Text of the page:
Indeed worries about copyright infringement and the collection of people’s work without consent or compensation have been spreading. “There must be a way of doing that ethically. If the people making these things really believe these tools are about democratization, why then think it’s going to be easy? If it’s going to be that big of a revolution, then yes, you will need to work incredibly hard to make this work. You can’t be cavalier about this,” Zapata added.

Human right violations

Attorney Sarah Andrew, legal director of the nonprofit Avaaz in the UK, talked at length about the human rights issues connected to unregulated AI usage. “The word ‘ethical’ is very worrisome. Human rights have been litigated and it’s a lot less slippery to call it ‘human rights’ rather than the word ethical” [whose ethics?].

For example, she detailed the current AI policing system that was introduced by the Dutch, for street facial recognition on the street, which led to some people being wrongly identified and arrested. “EU regulations don’t benefit everyone, but maybe it can start identifying models. There’s a lot of harm happening right now and policymakers think it’s all in the future, but it’s happening now and we need to ground decision-making. We need human rights written in the law.”

An interesting tool that was shared in the chat to report violations enabled by AI:

What’s next?

Activist Nanjala Nyabola emphasized the need to work across sector boundaries. “So many people in the world are using tools in translation and that’s a big issue with so many language barriers. We also have to get the stories of people whose voices are not included, versus the white male tech bros of Silicon Valley, our movement needs to be [made of ] inclusive coalitions.”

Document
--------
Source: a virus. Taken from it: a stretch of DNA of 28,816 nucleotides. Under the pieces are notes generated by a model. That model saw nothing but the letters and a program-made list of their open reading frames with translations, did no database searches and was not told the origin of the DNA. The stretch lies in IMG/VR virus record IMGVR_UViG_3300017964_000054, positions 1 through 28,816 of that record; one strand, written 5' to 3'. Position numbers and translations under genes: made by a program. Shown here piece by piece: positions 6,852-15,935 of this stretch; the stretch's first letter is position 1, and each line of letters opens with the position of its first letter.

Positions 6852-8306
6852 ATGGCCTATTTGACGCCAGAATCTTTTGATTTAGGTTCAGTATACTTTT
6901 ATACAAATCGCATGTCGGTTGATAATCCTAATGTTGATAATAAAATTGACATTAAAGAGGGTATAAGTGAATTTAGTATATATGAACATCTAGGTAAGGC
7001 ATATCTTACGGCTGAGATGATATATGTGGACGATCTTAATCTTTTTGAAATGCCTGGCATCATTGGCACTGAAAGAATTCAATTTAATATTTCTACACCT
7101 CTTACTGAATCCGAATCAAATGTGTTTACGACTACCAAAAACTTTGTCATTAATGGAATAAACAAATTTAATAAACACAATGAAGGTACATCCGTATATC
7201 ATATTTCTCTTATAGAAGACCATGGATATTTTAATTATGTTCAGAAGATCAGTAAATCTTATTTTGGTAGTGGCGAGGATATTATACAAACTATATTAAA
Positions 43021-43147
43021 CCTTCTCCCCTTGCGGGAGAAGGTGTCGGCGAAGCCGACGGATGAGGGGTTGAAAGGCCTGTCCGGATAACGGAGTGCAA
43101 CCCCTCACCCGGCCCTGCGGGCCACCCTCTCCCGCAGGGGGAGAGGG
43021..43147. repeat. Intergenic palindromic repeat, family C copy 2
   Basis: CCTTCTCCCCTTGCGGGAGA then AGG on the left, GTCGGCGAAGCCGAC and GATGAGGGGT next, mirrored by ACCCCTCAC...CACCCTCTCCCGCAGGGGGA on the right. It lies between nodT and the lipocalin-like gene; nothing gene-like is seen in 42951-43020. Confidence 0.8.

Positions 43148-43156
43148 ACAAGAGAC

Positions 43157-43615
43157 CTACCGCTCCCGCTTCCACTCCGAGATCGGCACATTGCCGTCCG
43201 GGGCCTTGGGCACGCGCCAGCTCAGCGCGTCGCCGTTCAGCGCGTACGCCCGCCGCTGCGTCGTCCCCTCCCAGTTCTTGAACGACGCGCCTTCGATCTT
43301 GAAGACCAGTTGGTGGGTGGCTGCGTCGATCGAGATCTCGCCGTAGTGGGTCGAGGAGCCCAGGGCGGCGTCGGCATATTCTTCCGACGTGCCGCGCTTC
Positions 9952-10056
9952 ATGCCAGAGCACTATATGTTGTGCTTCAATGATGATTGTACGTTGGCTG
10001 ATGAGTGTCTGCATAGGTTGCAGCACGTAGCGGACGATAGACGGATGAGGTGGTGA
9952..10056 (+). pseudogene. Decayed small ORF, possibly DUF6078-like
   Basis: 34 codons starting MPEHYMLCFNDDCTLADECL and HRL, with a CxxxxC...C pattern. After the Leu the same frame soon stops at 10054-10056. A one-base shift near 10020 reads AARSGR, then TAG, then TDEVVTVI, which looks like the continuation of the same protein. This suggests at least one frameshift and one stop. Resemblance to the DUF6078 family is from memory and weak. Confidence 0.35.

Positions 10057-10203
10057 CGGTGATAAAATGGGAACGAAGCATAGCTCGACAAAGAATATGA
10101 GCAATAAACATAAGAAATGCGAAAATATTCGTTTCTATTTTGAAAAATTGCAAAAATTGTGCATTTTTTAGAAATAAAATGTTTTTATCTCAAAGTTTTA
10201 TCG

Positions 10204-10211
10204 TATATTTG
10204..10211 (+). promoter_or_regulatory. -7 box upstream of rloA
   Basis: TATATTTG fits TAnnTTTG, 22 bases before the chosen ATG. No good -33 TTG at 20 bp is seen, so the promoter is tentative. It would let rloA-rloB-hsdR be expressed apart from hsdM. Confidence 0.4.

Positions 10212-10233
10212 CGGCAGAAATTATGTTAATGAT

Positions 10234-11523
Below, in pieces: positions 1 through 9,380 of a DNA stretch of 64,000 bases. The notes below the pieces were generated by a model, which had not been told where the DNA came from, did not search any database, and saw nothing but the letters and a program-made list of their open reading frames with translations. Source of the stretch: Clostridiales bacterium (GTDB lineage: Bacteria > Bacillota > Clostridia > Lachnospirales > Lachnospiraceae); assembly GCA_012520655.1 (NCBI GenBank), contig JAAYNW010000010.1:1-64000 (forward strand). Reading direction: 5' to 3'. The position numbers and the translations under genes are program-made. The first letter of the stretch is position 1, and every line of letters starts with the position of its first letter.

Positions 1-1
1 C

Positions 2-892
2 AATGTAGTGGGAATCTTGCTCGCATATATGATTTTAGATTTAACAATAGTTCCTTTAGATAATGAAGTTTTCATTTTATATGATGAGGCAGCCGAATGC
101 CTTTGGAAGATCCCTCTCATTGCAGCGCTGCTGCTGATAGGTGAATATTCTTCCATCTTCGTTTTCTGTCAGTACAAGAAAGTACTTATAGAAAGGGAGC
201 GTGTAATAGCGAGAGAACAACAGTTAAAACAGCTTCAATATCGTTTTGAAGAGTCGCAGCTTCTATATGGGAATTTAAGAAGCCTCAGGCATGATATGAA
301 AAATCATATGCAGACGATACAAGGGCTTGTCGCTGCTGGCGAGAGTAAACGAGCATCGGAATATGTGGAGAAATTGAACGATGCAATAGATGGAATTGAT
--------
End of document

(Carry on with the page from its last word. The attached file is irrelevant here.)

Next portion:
Artist Steven Zapata insisted on the importance of education and political organizing: “We need to educate the representatives and learn how to generate political will before something disastrous happens. Few political representatives are really interested right now and some who are interested don’t feel comfortable getting involved because they are scared to seem like the government is getting in the way of businesses, which is devastating. [Tech workers] you need to engage with the people you are building products for or on the backs of.”

Tech workers, engage with accountability

Attorney Sarah Andrew concurred about the need for tech workers “to engage with their responsibility, be accountable and take this seriously.”

Nyabola added, “There’s a lot of willful ignorance from a lot of tech workers on how their work is being deployed. We need people to think about that in the tech sector. How is my product being used?”

The environmental question did not come up that I can recall, but it was raised in the Stochastic Parrots paper and others— an issue we need a lot more transparency on and research independent from the private companies benefitting from AI. What is going to be the climate cost of building and using these models? All questions that everyone from all corners of government, civil society, business, media, and more should be deeply engaged in before it is too late.